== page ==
I had the great pleasure last night of touring the International Culinary Center in Soho with founder and CEO Dorothy Hamilton. I was there for a dinner showcasing the miracle that is Nova Scotia’s rare, seasonal Fourchu lobster (it’s the Kobe beef of the crustacean world), which I’ll definitely be elaborating on shortly. One part of the tour hit me hard. The bread classroom, home of 130 different flours, stand mixers I could comfortably fit in and the elusive perfect baguette.
Just like one can major in journalism and minor in French (ahem), students at ICC can major in Culinary Arts to become a chef and specialize in bread. I thought that was pretty awesome, but it was the baguettes on the classroom’s racks that made me realize this is something worth the extra studying time. Or kneading. However you minor in bread.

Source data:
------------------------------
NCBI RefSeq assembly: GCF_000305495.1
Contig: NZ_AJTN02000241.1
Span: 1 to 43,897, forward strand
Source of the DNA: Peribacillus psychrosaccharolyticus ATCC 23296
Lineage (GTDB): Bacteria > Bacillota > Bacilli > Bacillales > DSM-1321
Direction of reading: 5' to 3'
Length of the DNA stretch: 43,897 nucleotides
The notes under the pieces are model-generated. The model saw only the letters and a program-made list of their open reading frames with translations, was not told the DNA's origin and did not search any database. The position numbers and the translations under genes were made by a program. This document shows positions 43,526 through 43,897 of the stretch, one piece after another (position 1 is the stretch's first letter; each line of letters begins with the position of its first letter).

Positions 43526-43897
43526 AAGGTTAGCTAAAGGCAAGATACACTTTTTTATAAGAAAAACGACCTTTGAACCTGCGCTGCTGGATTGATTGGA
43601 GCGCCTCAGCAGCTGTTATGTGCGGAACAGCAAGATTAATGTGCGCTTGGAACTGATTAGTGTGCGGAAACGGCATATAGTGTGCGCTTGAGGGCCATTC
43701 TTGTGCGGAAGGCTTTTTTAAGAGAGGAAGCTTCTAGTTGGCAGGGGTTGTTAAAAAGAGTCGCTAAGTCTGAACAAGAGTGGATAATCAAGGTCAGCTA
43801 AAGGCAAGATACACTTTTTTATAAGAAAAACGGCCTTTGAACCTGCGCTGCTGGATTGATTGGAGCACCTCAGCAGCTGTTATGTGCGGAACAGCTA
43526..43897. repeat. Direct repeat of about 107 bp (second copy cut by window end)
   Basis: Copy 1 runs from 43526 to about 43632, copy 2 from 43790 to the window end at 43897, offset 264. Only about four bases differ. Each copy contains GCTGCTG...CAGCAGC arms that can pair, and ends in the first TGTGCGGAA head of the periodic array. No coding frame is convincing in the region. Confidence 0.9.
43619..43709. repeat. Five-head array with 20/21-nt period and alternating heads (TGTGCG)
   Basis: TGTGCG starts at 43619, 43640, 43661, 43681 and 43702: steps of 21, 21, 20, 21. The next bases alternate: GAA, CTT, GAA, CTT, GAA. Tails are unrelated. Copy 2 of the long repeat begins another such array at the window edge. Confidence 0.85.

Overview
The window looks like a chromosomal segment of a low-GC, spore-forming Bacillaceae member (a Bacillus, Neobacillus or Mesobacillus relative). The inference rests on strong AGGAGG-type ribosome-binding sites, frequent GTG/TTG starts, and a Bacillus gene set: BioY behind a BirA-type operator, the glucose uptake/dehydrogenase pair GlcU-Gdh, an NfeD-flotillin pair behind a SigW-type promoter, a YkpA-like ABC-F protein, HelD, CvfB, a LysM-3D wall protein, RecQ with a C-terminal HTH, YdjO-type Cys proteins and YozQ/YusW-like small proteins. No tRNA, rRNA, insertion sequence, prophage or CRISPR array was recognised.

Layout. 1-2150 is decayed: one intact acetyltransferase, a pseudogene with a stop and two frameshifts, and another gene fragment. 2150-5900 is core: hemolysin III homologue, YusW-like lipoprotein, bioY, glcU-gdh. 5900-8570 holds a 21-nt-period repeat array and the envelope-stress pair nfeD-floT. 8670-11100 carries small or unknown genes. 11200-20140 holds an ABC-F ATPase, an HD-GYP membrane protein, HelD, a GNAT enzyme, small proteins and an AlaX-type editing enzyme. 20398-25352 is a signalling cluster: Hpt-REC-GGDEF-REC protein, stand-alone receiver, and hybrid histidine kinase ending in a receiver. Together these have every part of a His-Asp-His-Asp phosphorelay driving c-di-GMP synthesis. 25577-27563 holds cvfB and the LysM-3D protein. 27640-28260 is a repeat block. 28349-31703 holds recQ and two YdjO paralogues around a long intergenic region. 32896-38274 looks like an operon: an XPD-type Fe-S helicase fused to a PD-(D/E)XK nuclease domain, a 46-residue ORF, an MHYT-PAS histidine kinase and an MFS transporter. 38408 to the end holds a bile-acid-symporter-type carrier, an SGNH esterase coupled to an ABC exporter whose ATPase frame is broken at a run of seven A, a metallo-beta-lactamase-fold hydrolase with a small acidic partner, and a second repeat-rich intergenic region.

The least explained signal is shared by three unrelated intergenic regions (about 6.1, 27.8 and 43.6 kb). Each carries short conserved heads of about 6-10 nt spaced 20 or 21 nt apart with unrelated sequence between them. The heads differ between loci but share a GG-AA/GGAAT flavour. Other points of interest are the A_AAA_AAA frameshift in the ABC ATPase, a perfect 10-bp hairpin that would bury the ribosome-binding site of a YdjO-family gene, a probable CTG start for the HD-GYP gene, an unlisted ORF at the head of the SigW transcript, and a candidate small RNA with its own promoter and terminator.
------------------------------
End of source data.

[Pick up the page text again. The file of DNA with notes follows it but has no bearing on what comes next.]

Ms. Hamilton passed around the work of that day’s bread students for us to sample, and in one second I was transported to France, land of my semester abroad, champions of baguettes. So important are baguettes to France’s food culture that the common term for it is “tradition.” ICC’s version is frequently heralded as the best in the city, maybe in the country. And boy do they make good sandwiches.
The baguette sandwich I lived off for six months in Paris was the classic jambon-beurre — ham, tangy cultured butter, a slice of Emmental and a couple of sliced cornichons. The bread really does lend itself to a ton of sandwich applications. Take your pick:
- Banh mi
- Meatball sub
- Cured meat
- Perfect summer tomato
- Philly cheesesteak (please don’t tell the French I said that)
- and any kind of fruit and cheese combination you can think of.